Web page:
The Psychiatric Interview in Clinical Practice
American Psychiatric Association Publishing, 2009 - Medical - 661 pages
In this extensively revised and expanded new edition of the classic, The Psychiatric Interview in Clinical Practice, the authors continue to address the challenges inherent in clinical interviewing -- the complexities of defense mechanisms, conflicts, wishes, and fantasies -- as they did in their original 1971 edition while also acknowledging the task of adapting their interview strategies to a new era of psychiatry.
New perspectives on psychopathology often emphasize descriptive phenomenological approaches and encourage psychiatric interviewing that is overly focused on describing symptoms and establishing diagnoses. The Psychiatric Interview in Clinical Practice stresses that the clinician needs to learn about patients, their problems, their illness, and their lives. From this readers will understand the universal presence of personality types and the importance of the personality as a determining factor in the unfolding of the psychiatric interview.
Students learning psychiatry often ask, "But what do I say to the patient?" In 20 new and updated chapters, The Psychiatric Interview answers that question by using clinical vignettes from the authors' everyday work, what they said in a wide variety of clinical situations and what they felt and thought that led them to say it. Specifically this new edition includes, * New chapter sections addressing the process of eliciting a patient's psychodynamic history and the role of information technology in the psychiatric interview.* New chapters on narcissistic, masochistic, anxious, traumatized, and borderline patients, emphasizing the importance of personality type in determining the evolution of psychiatric disorders and providing copious clinical detail illustrating both what to do and what not to do when interviewing these patients.* A new chapter presenting a contemporary perspective on "the patient of different background," in which the authors offer valuable guidance on how to approach racial, ethnic, cultural, age, and sexual-orientation differences between interviewer and patient.* Updated chapters on psychotic patients, patients with schizophrenia, and cognitively impaired patients, and on depressed, obsessive-compulsive, and histrionic patients, incorporating new, emotionally moving vignettes of interviewer-patient interchanges garnered from the authors' extensive clinical experience.* Updated chapters on hospitalized, psychosomatic, and emergency patients, which are not only psychotherapeutically instructive but also brimming with practical advice for medical students, house staff, doctors, nurses, and social workers.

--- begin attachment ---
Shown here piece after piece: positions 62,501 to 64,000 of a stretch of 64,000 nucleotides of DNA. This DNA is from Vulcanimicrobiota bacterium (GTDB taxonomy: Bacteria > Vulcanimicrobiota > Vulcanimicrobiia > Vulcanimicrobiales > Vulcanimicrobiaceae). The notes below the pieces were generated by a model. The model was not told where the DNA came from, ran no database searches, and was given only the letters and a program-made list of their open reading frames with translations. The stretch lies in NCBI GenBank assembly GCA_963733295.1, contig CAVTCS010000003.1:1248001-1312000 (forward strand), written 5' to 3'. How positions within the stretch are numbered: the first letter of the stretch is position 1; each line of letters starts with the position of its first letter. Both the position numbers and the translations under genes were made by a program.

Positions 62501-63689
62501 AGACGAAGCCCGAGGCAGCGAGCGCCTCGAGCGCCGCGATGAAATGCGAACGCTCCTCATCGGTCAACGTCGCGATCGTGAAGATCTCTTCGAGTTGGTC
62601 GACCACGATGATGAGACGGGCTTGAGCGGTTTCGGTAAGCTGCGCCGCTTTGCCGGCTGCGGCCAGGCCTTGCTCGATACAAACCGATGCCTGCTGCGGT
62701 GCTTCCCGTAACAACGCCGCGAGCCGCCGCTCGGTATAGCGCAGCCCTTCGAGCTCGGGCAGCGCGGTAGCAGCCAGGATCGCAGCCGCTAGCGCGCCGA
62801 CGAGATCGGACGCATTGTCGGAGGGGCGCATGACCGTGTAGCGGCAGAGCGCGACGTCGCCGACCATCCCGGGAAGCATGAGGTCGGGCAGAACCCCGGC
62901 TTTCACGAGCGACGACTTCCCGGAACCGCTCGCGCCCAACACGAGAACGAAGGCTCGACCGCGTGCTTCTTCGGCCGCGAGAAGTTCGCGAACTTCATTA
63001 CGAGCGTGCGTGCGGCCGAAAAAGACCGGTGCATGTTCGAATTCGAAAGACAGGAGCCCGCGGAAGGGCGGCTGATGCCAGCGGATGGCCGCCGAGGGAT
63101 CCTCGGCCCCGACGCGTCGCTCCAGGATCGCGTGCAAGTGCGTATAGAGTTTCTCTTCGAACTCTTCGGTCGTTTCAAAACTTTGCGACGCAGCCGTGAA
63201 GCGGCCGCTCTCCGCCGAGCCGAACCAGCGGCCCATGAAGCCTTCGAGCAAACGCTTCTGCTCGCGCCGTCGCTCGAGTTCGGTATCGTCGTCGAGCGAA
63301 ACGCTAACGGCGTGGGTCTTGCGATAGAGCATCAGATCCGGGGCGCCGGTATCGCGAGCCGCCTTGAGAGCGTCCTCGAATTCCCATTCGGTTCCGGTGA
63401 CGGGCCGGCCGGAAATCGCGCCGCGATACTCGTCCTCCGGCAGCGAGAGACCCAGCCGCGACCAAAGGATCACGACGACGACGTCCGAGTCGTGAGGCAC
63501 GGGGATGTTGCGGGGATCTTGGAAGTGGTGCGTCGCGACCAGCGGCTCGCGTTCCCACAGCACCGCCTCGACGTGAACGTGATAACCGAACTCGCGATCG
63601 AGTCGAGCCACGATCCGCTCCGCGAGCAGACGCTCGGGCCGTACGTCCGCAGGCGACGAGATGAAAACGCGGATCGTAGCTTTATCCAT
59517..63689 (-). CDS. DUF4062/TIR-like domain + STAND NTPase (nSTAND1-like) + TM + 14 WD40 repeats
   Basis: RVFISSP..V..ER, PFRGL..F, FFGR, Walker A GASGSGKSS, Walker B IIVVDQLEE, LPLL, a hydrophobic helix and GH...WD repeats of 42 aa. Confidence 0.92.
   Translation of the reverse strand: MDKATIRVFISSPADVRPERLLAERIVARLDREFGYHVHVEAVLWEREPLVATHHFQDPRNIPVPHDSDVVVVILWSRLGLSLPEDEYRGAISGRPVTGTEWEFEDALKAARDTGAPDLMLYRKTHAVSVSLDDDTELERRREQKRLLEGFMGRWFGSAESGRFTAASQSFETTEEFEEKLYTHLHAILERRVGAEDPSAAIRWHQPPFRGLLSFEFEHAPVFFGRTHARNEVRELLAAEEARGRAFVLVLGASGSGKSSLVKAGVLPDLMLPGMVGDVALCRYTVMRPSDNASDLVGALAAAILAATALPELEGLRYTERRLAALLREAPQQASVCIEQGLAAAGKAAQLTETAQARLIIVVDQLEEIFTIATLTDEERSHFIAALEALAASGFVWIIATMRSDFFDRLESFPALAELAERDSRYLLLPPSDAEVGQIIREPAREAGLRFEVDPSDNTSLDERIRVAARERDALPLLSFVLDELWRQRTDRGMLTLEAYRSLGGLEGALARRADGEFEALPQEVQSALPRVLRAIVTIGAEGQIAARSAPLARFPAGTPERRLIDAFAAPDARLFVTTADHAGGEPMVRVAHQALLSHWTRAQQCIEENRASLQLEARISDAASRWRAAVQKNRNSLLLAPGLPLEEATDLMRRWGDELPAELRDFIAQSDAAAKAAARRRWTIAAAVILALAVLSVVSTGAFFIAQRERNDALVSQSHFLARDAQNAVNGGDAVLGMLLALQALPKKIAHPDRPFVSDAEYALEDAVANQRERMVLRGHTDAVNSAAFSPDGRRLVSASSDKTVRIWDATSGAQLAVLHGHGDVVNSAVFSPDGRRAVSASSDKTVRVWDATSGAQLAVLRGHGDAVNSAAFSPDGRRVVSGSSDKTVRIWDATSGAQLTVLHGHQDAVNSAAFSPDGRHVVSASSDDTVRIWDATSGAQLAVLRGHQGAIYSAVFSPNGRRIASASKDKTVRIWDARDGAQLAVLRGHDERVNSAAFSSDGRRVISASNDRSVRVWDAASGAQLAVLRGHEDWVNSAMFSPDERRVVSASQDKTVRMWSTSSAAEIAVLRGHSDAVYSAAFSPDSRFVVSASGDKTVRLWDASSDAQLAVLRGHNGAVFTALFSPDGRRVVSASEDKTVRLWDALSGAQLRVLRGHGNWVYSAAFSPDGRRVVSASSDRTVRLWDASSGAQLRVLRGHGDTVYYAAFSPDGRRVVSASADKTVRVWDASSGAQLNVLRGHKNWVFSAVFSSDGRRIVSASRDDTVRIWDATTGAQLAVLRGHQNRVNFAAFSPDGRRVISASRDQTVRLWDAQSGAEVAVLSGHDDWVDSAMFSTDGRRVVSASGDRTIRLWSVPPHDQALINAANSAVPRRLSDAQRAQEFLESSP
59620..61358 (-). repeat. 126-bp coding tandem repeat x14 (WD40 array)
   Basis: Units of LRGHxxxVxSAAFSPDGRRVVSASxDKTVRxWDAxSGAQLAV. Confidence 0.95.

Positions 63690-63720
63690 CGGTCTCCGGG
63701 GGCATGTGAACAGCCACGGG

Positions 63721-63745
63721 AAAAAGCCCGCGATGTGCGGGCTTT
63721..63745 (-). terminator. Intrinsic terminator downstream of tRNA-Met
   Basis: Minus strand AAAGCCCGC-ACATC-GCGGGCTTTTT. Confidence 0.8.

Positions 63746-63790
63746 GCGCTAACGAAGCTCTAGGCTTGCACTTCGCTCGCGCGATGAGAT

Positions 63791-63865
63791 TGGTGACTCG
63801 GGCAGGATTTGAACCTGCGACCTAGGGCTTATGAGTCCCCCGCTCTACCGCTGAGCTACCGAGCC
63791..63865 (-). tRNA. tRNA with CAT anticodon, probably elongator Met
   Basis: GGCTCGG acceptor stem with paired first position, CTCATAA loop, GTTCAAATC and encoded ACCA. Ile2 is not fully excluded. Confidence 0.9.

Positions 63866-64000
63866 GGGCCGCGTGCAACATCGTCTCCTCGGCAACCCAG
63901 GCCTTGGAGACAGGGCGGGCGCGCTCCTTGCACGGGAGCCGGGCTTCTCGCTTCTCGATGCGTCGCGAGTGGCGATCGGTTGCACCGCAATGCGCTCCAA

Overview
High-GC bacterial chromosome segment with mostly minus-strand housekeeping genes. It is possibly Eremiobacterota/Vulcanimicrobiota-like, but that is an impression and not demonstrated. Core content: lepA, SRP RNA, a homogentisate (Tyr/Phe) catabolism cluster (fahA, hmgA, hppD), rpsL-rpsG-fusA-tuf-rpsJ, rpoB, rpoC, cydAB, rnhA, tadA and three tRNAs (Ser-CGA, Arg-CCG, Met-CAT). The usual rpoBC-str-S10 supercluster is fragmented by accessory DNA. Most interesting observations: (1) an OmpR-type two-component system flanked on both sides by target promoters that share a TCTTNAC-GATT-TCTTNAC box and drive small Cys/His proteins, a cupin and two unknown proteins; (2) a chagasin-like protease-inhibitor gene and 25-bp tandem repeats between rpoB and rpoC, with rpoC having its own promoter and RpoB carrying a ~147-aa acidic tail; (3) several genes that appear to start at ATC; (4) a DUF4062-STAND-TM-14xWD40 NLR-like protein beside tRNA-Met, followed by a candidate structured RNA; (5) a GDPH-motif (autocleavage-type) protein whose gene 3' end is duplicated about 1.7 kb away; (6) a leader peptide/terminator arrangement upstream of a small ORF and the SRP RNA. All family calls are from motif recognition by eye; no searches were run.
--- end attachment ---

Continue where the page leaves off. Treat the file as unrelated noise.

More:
Although The Psychiatric Interview in Clinical Practice is about psychiatric interviewing, many readers will likely recognize aspects of themselves in some of the clinical descriptions. The hope is that this self-recognition will lead to greater self-understanding and self-acceptance as well as to greater understanding and acceptance of others. The clinical examples are about real people, including the authors themselves, their friends, students, and patients. The authors selected situations or traits that are so common and typical that nearly all readers would be able to relate to them.
The Psychiatric Interview in Clinical Practice promises to be an enjoyable read as well as a tremendous learning experience for trainees in all of the mental health professions, from medical students and psychiatric residents to psychologists, social workers, and nurses.